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Blackfeet Nation wins ruling against development at sacred site






Blackfeet Nation leaders, from left: Historic Preservation Officer John Murray, Chief Earl Old Person and Secretary Tyson Running Wolf. Photo from Blackfeet Nation

The Obama administration will be canceling a controversial energy lease on sacred Blackfeet Nation land in Montana, government attorneys announced on Monday.

Tribal leaders cheered the decision, which was more than 30 years in the making. They have been trying to prevent oil and gas drilling in the Badger-Two Medicine Area ever since the Reagan administration approved leases without consulting them.

“Badger-Two Medicine is too sacred to develop,” Chairman Harry Barnes said from Browning, the headquarters of the Blackfeet Nation. “We’re grateful this administration has taken a critical step toward permanent protection of this site that is like a church -- a divine sanctuary -- to our people.”

The filing in federal court was not unexpected. As part of a plan submitted in August, the Department of Justice said the Obama administration would reveal the next steps in the long-running case by the end of this month.


Badger Creek in the Badger-Two Medicine Area in Montana. Photo from Blackfeet Nation

But in a surprise move, government attorneys said the Interior Department is prepared to cancel the lease as early as December 11. The prior plan anticipated that the process would be completed by March 2016 because the Bureau of Land Management thought it needed to conduct an environmental review.

However, the agency has since determined that the extra step isn't necessary. The holder of the lease has never been able to look for oil or gas due to a suspension that was imposed back in 1998, the filing states.

"The lease being cancelled has never been developed," government attorneys wrote. "The cancellation thus does not alter the environmental status quo and, in fact, would preserve what is currently an undeveloped and relatively remote place."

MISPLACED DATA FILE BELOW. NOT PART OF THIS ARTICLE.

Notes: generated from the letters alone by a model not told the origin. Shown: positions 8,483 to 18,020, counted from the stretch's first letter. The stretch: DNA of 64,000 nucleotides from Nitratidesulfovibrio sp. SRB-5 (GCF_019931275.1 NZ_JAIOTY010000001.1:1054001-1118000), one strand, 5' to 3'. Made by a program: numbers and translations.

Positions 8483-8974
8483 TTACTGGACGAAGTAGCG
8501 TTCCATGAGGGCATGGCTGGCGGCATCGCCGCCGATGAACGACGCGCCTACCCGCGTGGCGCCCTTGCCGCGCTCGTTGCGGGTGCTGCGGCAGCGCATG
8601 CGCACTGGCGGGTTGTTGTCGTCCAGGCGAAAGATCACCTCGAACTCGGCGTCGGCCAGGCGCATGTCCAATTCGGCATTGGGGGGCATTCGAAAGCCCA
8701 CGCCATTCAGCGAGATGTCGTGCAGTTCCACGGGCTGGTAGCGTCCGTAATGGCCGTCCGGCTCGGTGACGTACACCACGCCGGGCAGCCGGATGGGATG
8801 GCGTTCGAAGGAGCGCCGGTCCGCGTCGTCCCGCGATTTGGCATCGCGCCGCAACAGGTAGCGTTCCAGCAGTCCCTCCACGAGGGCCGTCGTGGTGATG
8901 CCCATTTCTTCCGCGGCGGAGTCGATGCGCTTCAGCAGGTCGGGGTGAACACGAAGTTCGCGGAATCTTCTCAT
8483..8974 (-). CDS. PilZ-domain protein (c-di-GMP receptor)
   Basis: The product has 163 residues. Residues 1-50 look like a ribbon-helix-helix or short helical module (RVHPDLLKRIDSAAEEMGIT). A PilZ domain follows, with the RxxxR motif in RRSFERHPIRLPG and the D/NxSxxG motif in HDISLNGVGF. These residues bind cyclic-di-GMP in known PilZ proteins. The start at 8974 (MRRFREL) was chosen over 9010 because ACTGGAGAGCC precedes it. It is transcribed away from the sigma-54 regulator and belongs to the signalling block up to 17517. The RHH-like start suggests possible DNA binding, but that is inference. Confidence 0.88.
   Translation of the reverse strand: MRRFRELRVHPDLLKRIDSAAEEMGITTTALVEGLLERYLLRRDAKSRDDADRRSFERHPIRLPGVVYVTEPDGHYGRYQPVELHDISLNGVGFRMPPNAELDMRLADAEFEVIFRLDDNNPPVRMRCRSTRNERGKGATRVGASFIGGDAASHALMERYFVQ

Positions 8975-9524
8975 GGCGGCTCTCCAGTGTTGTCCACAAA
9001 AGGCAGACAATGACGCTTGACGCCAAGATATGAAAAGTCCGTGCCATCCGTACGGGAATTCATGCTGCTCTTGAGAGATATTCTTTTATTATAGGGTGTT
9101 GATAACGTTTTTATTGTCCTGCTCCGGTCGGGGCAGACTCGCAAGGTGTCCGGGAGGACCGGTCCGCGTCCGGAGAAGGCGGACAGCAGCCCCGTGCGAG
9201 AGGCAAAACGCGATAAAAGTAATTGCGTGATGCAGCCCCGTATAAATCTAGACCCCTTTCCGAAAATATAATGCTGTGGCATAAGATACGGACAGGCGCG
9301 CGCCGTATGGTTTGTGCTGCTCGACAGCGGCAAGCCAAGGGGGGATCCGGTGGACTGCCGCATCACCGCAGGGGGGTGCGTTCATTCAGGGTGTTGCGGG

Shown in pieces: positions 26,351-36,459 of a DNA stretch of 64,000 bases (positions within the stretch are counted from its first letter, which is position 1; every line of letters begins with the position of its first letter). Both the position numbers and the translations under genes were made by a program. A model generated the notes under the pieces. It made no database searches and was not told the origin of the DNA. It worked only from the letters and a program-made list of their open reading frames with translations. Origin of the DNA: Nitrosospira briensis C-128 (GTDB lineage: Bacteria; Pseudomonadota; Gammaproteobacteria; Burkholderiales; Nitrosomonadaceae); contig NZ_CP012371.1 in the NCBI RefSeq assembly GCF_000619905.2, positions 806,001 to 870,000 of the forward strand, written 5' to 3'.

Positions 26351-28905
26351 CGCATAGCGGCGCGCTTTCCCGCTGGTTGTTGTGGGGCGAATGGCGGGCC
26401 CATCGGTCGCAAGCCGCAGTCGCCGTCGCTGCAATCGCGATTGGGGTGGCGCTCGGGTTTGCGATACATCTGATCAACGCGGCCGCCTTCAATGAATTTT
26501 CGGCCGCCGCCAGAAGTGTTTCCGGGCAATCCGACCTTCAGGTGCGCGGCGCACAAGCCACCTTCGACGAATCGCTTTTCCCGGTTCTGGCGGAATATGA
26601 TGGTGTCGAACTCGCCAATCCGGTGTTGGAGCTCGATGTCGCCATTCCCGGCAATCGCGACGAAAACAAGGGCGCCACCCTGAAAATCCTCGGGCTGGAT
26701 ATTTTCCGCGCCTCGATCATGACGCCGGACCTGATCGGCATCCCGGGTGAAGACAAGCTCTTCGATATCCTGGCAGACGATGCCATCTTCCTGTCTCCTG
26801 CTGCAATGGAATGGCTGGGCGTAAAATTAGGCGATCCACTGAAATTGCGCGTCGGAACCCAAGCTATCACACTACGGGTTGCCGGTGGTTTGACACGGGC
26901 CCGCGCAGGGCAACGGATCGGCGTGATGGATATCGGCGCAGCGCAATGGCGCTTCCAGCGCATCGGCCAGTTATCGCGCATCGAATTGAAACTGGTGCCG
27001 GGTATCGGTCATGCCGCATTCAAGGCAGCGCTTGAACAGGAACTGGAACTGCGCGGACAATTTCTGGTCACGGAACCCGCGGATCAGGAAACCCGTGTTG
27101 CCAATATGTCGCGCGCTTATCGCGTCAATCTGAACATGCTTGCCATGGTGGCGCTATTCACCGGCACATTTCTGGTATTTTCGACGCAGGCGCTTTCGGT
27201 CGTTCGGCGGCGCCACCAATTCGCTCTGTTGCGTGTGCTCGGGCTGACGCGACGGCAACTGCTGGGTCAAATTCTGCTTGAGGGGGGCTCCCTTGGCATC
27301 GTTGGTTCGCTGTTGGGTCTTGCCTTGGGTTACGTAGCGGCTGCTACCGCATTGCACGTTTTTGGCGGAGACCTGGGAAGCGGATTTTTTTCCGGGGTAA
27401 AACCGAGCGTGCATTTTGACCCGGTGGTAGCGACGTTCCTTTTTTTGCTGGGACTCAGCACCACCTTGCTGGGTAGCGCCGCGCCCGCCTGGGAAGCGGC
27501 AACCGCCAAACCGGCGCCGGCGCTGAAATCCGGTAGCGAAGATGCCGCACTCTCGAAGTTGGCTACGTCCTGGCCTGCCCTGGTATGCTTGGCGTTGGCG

The 165,000-acre Badger-Two Medicine Area since lies adjacent to the reservation. Tribal leaders believe an 1885 treaty and an 1895 agreement protect their rights to use the land for ceremonies, hunting, fishing and other activities.


Indianz.Com SoundCloud: Advisory Council on Historic Preservation Public Meeting on September 2, 2015

"The Badger Two Medicine for thousands of years has helped shape the identity of the Blackfeet people," Chief Earl Old Person, who also sits on the tribal council, wrote in a March 2015 letter to President Barack Obama. "This area has been utilized as a sanctuary for not only the wildlife, but also for our people to come together and realize their spirituality and to be in touch with their creator."

Once the lease at issue -- which covers 6,200 acres -- is canceled, the tribe hopes to secure permanent protections for the area. But Chairman Barnes doesn't think Solonex LLC of Louisiana or its allies in the energy industry will go quietly.

“The government has absolutely made the right decision and begun to right a wrong that was done to our people decades ago,” said Barnes. “But we know that corporate interests are unlikely to back down from the fight and neither are we. We won’t end our battle until Badger-Two Medicine is permanently protected from oil and gas development.”

Local support for the tribe is strong. The Advisory Council on Historic Preservation held a public meeting in Montana in early September, during which every speaker but one -- an attorney for Solonex -- called for further protections for the land.


The Badger-Two Medicine Area sits next to the Blackfeet Reservation. Image from Blackfeet Nation

Sen. Jon Tester (D-Montana), the vice chairman of the Senate Indian Affairs Committee, also supports the tribe. He's asked the Obama administration to cancel all remaining 18 leases.

"There are certain places in this world where we just shouldn't drill," Tester said in July."The Badger-Two Medicine has historical, cultural, and recreational significance that you simply can't put a price tag on."

Judge Richard J. Leon of the federal court in Washington, D.C., would need to approve the accelerated schedule for canceling the lease, according to the government's filing. He previously criticized the lengthy delay in the handling of the matter.

"No combination of excuses could possibly justify such ineptitude or recalcitrance for such an epic period of time," Leon said in his July 27 decision.

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